Sailors may have cruised the Med 14,000 years ago
2007 07 23

By Michele Kambas | reuters.com


Archaeologists in Cyprus have discovered what they believe could be the oldest evidence yet that organized groups of ancient mariners were plying the east Mediterranean, possibly as far back as 14,000 years ago.

The find, archaeologists told Reuters on Wednesday, could also suggest the island of Cyprus, tucked in the northeast corner of the Mediterranean and about 30 miles away from the closest land mass, may have been gradually populated about that time, and up to 2,000 years earlier than previously thought.

"This is a major breakthrough in terms of the study of early Cyprus archaeology and the origins of seafaring in the Mediterranean," Pavlos Flourentzos, director of Cyprus's Department of Antiquities, told Reuters.

The discovery at a coastal site on the island's northwest has revealed chipped tools submerged in the sea and made with local stone which could be the earliest trace yet of human activity in Cyprus.

U.S. and Cypriot archaeologists conducting the research have known since 2004 that Cyprus was used by small groups of voyagers on hunting expeditions for pygmy elephants.

But the newly discovered expanse of the Aspros dig in the Akamas peninsula, which stretches into the sea, suggests the site held larger numbers of people, possibly for months.

"It shows that activity is much more organized than some isolated visit," said Tom Davis, director of the Cyprus American Archaeological Research Institute (CAARI) in Nicosia.

Flourentzos and Davis said the new find told archaeologists nomads knew the island well enough to find tool material, suggesting they were repeat visitors.

Archaeologists say the first human settlements in Cyprus date from 10,000 BC and are located inland. Logically, the coastal settlements should be older, and in Aspros dig case where a good deal of it is now in the sea, possibly up to 2,000 years older.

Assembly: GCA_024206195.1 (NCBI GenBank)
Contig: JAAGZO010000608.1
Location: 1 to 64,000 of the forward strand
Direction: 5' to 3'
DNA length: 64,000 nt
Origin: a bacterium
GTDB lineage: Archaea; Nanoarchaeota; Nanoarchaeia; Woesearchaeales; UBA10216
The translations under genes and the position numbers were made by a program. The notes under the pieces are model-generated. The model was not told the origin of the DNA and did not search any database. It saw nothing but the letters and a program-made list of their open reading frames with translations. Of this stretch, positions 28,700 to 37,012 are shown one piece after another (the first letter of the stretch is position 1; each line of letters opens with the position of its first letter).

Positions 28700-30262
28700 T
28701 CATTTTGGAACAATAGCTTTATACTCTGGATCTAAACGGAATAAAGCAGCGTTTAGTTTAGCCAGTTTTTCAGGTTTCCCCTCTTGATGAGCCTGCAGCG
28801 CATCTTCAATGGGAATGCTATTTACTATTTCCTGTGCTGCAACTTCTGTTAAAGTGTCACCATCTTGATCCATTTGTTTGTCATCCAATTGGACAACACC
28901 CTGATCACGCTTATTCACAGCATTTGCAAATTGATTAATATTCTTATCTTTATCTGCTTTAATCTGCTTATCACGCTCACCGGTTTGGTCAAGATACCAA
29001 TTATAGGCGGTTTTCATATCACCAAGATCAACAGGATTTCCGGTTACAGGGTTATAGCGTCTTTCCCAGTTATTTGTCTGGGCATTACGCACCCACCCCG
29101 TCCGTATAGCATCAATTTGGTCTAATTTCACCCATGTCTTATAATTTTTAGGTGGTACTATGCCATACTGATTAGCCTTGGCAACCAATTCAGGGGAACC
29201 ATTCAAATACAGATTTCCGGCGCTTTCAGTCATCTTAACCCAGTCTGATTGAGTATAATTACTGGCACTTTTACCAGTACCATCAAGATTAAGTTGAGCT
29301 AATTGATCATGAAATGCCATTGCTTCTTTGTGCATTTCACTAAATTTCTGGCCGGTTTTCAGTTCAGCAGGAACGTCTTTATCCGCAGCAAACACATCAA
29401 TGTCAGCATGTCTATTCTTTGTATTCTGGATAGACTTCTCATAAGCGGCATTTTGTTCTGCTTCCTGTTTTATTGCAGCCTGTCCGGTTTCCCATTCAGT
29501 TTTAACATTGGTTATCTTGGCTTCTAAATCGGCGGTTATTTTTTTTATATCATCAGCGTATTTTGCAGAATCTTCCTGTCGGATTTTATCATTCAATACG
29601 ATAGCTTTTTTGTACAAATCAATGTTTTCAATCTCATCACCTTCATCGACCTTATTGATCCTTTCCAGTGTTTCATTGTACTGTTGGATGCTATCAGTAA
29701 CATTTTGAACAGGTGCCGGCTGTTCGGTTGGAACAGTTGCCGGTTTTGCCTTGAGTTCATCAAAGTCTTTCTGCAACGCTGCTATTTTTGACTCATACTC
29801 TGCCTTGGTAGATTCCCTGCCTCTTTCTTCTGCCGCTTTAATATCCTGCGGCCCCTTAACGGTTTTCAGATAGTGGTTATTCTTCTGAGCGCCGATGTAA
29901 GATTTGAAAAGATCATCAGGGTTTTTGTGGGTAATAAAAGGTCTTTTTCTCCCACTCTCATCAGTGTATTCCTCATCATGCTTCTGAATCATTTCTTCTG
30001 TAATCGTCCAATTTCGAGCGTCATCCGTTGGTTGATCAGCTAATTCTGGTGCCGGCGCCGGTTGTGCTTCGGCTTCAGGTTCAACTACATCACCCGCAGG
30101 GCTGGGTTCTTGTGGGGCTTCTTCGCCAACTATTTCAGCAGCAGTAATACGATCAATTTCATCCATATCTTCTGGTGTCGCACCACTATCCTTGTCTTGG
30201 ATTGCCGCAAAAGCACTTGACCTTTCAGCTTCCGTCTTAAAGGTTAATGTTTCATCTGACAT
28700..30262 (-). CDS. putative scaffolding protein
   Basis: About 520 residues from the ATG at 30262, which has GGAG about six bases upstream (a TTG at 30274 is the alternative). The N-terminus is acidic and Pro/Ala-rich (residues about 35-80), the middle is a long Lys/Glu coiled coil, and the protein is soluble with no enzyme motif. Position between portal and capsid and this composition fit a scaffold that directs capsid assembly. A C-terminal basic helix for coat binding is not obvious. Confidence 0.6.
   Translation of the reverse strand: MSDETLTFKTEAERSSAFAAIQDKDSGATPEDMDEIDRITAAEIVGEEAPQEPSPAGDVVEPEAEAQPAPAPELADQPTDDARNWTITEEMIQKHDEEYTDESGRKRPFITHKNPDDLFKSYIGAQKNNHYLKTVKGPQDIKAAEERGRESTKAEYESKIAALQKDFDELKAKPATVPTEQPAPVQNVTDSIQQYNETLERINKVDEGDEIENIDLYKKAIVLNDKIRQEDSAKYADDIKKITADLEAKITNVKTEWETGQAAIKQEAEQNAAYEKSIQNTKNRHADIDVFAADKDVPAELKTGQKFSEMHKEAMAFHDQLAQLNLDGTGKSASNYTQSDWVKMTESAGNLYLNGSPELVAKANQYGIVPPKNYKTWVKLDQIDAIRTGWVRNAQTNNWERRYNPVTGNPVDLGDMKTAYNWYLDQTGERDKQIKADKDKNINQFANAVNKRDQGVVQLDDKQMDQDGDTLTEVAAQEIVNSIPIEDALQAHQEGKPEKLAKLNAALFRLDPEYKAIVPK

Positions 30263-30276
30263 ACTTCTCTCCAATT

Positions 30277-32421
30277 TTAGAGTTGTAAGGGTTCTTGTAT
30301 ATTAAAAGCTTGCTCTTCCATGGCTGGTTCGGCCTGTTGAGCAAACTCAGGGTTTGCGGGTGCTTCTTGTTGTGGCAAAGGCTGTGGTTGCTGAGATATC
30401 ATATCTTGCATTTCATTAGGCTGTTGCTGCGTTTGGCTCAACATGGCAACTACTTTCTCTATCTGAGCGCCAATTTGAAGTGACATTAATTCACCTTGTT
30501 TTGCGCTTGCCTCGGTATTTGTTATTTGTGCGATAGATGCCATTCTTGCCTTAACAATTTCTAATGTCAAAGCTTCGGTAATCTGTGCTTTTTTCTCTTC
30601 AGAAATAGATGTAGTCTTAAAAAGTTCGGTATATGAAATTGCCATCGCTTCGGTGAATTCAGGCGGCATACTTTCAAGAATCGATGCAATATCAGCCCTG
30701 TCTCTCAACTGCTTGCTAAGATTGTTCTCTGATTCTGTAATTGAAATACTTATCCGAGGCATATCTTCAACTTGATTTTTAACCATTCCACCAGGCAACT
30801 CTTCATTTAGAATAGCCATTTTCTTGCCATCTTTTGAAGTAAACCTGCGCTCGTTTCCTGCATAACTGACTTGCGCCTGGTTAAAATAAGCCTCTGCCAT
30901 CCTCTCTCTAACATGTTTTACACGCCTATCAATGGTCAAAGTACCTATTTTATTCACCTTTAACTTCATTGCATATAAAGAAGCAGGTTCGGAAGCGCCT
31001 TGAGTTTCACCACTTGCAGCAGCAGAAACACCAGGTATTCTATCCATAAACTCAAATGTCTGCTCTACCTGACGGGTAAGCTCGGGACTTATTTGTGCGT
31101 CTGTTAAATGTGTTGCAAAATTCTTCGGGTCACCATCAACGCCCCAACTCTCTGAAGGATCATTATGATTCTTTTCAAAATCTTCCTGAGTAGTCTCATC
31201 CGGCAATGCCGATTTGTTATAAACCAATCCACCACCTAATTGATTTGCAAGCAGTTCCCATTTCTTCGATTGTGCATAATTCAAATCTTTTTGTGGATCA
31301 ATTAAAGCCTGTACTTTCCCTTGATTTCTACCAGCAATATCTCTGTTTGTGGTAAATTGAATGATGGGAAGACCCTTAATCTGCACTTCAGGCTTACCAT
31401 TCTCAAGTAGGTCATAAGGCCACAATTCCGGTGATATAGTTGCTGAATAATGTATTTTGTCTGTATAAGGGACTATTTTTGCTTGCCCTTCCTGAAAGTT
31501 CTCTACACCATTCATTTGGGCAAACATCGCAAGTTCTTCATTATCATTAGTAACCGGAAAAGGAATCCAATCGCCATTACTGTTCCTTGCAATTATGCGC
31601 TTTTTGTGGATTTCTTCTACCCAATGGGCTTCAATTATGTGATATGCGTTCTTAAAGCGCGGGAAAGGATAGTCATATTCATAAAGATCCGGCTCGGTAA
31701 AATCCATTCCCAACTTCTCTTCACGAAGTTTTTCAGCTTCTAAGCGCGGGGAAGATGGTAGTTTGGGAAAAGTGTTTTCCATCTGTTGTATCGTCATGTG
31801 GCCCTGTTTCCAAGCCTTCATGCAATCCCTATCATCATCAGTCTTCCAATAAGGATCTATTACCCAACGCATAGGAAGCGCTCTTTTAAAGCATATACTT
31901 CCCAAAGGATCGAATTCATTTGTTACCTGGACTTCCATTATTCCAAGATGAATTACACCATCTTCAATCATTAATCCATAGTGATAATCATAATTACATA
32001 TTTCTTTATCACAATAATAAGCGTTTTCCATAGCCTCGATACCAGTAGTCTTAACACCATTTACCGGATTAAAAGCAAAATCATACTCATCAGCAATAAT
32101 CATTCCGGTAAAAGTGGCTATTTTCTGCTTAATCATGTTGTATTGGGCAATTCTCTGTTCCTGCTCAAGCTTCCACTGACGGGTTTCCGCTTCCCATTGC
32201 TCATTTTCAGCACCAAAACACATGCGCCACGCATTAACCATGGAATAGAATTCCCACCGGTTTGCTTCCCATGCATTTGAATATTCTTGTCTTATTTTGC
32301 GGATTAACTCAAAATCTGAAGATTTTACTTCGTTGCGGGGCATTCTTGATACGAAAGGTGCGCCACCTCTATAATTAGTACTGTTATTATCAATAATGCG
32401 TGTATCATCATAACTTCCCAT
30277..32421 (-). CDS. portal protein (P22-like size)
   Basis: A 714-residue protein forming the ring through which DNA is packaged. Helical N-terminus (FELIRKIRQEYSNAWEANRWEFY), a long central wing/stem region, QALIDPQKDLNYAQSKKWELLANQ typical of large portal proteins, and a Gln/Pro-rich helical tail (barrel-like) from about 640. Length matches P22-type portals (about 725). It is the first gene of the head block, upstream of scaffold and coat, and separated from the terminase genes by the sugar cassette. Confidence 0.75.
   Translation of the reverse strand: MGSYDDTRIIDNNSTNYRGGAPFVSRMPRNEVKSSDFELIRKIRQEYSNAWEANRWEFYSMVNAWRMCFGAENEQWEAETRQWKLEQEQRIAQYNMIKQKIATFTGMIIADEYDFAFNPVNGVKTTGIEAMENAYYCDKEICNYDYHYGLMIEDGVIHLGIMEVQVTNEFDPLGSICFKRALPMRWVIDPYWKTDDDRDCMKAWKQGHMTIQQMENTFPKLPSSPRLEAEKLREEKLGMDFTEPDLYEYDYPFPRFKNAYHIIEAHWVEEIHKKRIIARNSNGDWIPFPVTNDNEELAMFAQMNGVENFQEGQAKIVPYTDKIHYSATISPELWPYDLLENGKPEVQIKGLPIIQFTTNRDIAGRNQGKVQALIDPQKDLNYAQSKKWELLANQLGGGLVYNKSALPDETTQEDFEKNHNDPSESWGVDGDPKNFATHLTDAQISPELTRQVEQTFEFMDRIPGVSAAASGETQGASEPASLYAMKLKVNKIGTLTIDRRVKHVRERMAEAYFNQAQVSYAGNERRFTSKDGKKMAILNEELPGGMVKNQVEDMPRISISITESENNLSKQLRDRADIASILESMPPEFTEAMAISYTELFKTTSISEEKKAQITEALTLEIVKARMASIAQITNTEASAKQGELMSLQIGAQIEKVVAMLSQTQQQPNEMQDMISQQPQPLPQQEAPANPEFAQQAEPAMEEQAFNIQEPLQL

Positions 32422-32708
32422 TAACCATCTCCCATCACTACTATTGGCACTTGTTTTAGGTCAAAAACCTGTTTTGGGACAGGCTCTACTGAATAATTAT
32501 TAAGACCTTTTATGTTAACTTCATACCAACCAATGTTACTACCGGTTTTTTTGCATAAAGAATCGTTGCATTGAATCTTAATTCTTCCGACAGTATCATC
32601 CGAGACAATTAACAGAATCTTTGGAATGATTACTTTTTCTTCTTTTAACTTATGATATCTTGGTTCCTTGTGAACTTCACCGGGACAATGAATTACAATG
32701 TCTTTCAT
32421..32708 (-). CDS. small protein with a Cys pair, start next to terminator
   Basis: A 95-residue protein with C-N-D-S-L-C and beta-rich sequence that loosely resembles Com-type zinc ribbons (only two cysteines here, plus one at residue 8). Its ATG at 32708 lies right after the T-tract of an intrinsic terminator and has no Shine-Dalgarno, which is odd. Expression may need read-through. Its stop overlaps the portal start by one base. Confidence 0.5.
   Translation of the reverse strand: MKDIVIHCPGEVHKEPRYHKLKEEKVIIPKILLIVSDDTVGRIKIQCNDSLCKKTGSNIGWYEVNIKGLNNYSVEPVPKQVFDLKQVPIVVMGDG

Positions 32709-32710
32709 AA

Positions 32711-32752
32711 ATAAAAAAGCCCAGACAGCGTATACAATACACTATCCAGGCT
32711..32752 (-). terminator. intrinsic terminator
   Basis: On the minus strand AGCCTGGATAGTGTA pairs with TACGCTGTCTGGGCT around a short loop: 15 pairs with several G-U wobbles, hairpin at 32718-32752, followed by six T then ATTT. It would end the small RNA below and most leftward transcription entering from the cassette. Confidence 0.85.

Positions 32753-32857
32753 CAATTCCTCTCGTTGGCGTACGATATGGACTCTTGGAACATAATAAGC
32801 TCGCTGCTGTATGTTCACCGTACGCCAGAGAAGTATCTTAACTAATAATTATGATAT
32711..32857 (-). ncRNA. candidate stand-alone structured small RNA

"We are trying to verify through carbon dating on bones in the area that this find is more ancient, possibly another 2,000 years," said Flourentzos, who co-directed the research project with Albert J Ammerman, an archaeologist at Colgate University in Hamilton, New York.

Virtually nothing is known about Mediterranean mariners of the era. There is a widely held belief they never ventured into open seas because of limited navigational abilities.

"We are looking at repeated activity here, it is more than a handful of people. For the first time in the east Mediterranean we are talking about serious sea-voyaging," said Davis.

"This was not a case of one guy, or a family blown off course. This is a number of persons coming to Cyprus, these were conscious, repeated visits," Davis said.

Article from: http://www.reuters.com/article/lifestyleMolt/idUSL1887847220070718



Related Articles
Ancient mariner tools found in Cyprus
Phoenician temple found in Sicily


Latest News from our Front Page

Sweden’s submarine war against Germany – Rear-Admiral confesses to armed robbery
2014 04 15
On April 8, 2014, Swedish combat forces stormed the HQ of German submarine builder Thyssen’s offices in Sweden and walked away with blueprints for the next generation submarine A26. Immediately after the event, the head of security at Thyssen was fired. Aside one or two initial reports about what in effect was an armed robbery, a blanket of silence has been put ...
Black Ring Above England: New Evidence
2014 04 15
New explanations for the ’black ring’ as seen in England this week have been submitted by members since we highlighted the case. [Experts baffled after strange black ring appears in sky above England] As otherworldly a phenomenon it seems to be, it’s almost certainly due to very worldly reasons. Officials are still stumped as to the origin of the ring as recorded by ...
Sars Research Lab Loses 2,000 Tubes of Killer Virus
2014 04 15
A prestigious research institute in France said it had lost thousands of tubes of samples of the deadly Sars coronavirus. A routine inventory check at Paris’ Pasteur Institute revealed that 2,349 tubes containing fragments of the virus responsible for the deaths of 774 people in 2002 were missing, the centre named after French chemist Louis Pasteur said. The institute was quick to ...
10 odd facts about Abraham Lincoln’s assassination
2014 04 15
It was 149 years ago tonight the President Abraham Lincoln was shot while watching a play at Ford’s Theater. Lincoln died the next morning, and in the aftermath, some odd facts seemed to pop up. Why wasn’t General Ulysses S. Grant in the theater box with Lincoln, as scheduled? Where was the President’s bodyguard? How many people were targeted in ...
Dag Hammarskjöld Assassination: Plane may have been shot down
2014 04 15
Newly declassified 1961 cable called for grounding of Belgian mercenary hours after UN secretary general crashed in Africa Hours after a plane carrying the UN secretary general, Dag Hammarskjöld, crashed over central Africa in September 1961, the US ambassador to Congo sent a cable to Washington claiming that the aircraft could have been shot down by a Belgian mercenary pilot. In the ...
More News »